"He can balance anything on his nose," says one of the press-pool people. "In the '92 campaign, he'd come back into the bus balancing stuff. He was a pole-vaulter in high school and practiced balancing the pole."
"On his nose?"
"Hey, guys, pep talk," says Nathan. "He's going to do a walk-through. So let's not do the Cuban-grandmother thing. I know you want to get close, but getting close all depends on if we can move as a cohesive unit and not spaz out."
Almost everyone is saying, "Nathan . . ." in a beseeching, pleading, desperate-ingratiating sort of way.
Gore is positioned on the steps up to Michael Jordan's. He's perfectly creased. Precise. In his CEO or catalogue-model pose. Frozen eyes. Turn-on-turn-off smile. Is it so bad that he's learned to shut people out?
Commuters are fed up the steps in gauntlet fashion to press his flesh. Political handlers say a good candidate "feeds" off the crowd. A sort of frenzy rises. The candidate wants to be touched. The crowd wants to touch. Everybody goes a little crazy. It's all sex.
Not with Gore.
He does what he has to do -- concentrating.
There is the idea of the good Clinton: Clinton the artful centrist, Clinton the powerful analytic mind, Clinton the workaholic, Clinton the genuinely compassionate guy. Clinton without the cravings, without the neediness, without the sex. In other words, Al Gore. (But do we really want the good Clinton?)
I annoy myself by helplessly thinking about this West Wing show. I can't keep from comparing Gore and his people with that pleasant and energetic cast. The fictional people on television are smart, good-looking, professional, liberal, Ivy League. Top-drawer. They're not hacks, bumpkins, ideologues, tax-cutters. They are, almost convincingly (courtesy of fabulous set design), the kind of government, or style of government, we people who once dreamed of being president dreamed of. Gore and his crew probably come as close to that -- that is, reasonable, educated, intelligent, liberal people (Maureen Dowd recently described Gore as a "phony, smarmy, sniveling, preppy sneak," which would also describe the characters we like on The West Wing) -- as any possible presidential team in my memory. Of course, you have to look hard to see that, partly because Gore is disinclined (and probably unable) to romanticize the above traits. You need writers for that.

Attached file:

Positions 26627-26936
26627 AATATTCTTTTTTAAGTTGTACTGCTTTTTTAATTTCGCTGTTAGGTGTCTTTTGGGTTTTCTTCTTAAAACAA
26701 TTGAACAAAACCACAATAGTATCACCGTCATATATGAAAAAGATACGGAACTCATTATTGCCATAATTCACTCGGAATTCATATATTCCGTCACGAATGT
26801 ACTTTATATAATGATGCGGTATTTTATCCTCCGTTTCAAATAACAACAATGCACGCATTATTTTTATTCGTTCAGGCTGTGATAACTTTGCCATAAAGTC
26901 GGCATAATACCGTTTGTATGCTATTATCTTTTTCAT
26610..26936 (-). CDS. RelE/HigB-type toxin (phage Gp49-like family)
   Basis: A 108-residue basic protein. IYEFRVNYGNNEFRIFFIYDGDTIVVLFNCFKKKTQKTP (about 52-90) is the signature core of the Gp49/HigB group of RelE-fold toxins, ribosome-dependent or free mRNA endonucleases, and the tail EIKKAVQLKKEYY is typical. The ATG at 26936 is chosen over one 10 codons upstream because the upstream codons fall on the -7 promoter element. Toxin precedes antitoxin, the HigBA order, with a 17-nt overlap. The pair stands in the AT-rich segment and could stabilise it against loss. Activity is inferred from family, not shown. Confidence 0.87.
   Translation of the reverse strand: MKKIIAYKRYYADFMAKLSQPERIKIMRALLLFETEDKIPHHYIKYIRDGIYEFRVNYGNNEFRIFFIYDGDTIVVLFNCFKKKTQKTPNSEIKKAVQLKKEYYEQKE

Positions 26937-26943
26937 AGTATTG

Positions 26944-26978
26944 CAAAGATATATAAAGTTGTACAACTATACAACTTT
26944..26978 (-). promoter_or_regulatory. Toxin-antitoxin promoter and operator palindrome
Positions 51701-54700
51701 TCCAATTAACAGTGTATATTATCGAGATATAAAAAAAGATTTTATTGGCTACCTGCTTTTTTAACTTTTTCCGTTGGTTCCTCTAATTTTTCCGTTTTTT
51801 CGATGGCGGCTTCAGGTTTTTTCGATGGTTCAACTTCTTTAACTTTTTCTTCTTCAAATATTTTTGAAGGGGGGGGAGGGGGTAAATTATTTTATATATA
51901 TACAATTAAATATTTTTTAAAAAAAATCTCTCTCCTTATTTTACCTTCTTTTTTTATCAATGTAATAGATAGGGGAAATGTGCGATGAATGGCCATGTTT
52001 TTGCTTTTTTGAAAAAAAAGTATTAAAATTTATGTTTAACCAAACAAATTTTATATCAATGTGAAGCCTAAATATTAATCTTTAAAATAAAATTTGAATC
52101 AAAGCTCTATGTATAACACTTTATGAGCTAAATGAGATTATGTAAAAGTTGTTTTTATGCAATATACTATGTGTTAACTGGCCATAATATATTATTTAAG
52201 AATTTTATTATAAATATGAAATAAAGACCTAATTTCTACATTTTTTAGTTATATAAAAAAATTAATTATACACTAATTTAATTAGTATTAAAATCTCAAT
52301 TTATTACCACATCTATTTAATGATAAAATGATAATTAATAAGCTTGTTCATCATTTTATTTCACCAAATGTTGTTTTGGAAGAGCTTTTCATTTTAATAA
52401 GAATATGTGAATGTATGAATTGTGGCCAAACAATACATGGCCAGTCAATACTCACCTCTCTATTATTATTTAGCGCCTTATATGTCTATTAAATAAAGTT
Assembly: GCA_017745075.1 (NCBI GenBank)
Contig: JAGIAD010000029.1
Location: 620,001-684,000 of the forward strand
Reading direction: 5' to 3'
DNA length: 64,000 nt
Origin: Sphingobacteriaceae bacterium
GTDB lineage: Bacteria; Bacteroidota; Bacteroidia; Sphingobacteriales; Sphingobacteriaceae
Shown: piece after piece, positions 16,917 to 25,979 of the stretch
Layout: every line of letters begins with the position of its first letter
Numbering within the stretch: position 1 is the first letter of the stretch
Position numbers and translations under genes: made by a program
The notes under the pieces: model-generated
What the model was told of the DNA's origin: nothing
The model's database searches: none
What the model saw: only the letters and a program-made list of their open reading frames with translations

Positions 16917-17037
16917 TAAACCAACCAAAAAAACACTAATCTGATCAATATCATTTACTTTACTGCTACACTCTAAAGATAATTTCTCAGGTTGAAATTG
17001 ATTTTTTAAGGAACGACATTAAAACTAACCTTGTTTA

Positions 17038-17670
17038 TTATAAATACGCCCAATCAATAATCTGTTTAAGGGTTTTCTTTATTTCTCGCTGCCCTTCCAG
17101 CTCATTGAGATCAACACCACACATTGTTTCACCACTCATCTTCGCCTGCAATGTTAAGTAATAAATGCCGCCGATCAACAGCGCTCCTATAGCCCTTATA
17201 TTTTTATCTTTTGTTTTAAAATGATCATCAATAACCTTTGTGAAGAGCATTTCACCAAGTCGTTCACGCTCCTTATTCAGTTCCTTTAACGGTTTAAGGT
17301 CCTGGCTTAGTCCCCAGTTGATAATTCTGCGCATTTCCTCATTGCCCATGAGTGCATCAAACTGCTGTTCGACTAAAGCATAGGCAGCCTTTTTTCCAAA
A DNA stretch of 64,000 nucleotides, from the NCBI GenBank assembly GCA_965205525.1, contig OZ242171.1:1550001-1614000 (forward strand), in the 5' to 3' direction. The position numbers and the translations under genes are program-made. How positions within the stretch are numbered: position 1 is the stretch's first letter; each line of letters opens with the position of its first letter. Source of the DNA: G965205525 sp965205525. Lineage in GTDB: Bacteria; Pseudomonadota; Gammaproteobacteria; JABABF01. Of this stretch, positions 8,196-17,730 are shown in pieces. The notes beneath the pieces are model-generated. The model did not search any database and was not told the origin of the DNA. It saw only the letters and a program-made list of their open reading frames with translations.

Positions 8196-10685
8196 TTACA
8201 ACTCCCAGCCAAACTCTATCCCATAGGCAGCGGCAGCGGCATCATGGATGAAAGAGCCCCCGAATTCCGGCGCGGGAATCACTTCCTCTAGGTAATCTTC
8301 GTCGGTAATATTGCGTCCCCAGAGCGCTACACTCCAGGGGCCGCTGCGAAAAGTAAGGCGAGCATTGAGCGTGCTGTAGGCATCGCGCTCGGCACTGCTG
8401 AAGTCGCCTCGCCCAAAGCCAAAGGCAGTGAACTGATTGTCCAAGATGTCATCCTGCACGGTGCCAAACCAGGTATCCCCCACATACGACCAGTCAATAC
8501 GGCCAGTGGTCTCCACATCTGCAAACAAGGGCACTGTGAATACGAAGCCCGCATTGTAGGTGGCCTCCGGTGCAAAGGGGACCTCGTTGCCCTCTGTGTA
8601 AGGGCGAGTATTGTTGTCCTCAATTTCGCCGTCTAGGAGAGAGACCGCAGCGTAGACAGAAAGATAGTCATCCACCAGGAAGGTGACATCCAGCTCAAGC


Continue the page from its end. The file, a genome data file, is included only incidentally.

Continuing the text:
"The game is afoot, gentlemen," says Nathan as we saddle up into the vans, bound for what is described on the schedule as only a "private residence," and then, after that, on to an event at a hospital in Brooklyn. Then on to Ohio and California.
Even in tough-guy campaign terms, today's schedule is a bitch -- even on a full night's sleep. Gore himself has ramped everything up; three-event days are now five-event days. This new determination is probably not just from seeing the winning light in the distance but also from having come so close to blowing everything. He's running against surprises and uncertainties. If he pushes as hard as he can to March 7, he no doubt thinks, the last seven years will not have been a waste.
There's speculation that the private residence is the home of a donor, a fat cat, a Park Avenue pit stop. But then the consensus shifts. We're headed up a blockaded Park Avenue, Imus on the radio, to his daughter's home, where Gore will spend a quality half-hour with his new grandson, we come to believe (although that destination is neither confirmed nor denied).
"Ahem, guys," says Nathan, riding shotgun in the press van. "Just want you to know that today is going to be, ahem, fucked up."
"Are we scratching the private residence or the hospital event?" asks one of the pool.
"All will become clear," says Nathan.
"We're obviously not going to his daughter's house, unless she lives in the Bronx," observes someone else in the pool.
"We're heading to the airport."
"Okay, listen up," Nathan says, "but swear -- everybody put your cell phones down -- that you won't call your desks. Okay? All right, he's returning to Washington."
"We're bombing Iraq," I offer.
"What do you mean, he's going to Washington?" several people demand at once.
"How is he going?" Someone asks the more basic question.
"He's going by commercial carrier," Nathan announces.
Separation anxiety starts to roll through the van. Maintaining contact, knowing the exact whereabouts, the minute-by-minute relationship of him to us, is the overriding job.
There's a vote, a potential tie vote, an abortion vote, we learn, that Gore will have to break. Nathan takes a few seconds to pump the abortion thing -- Gore will do anything to support abortion, etc. -- as though this vote were a great affair of state.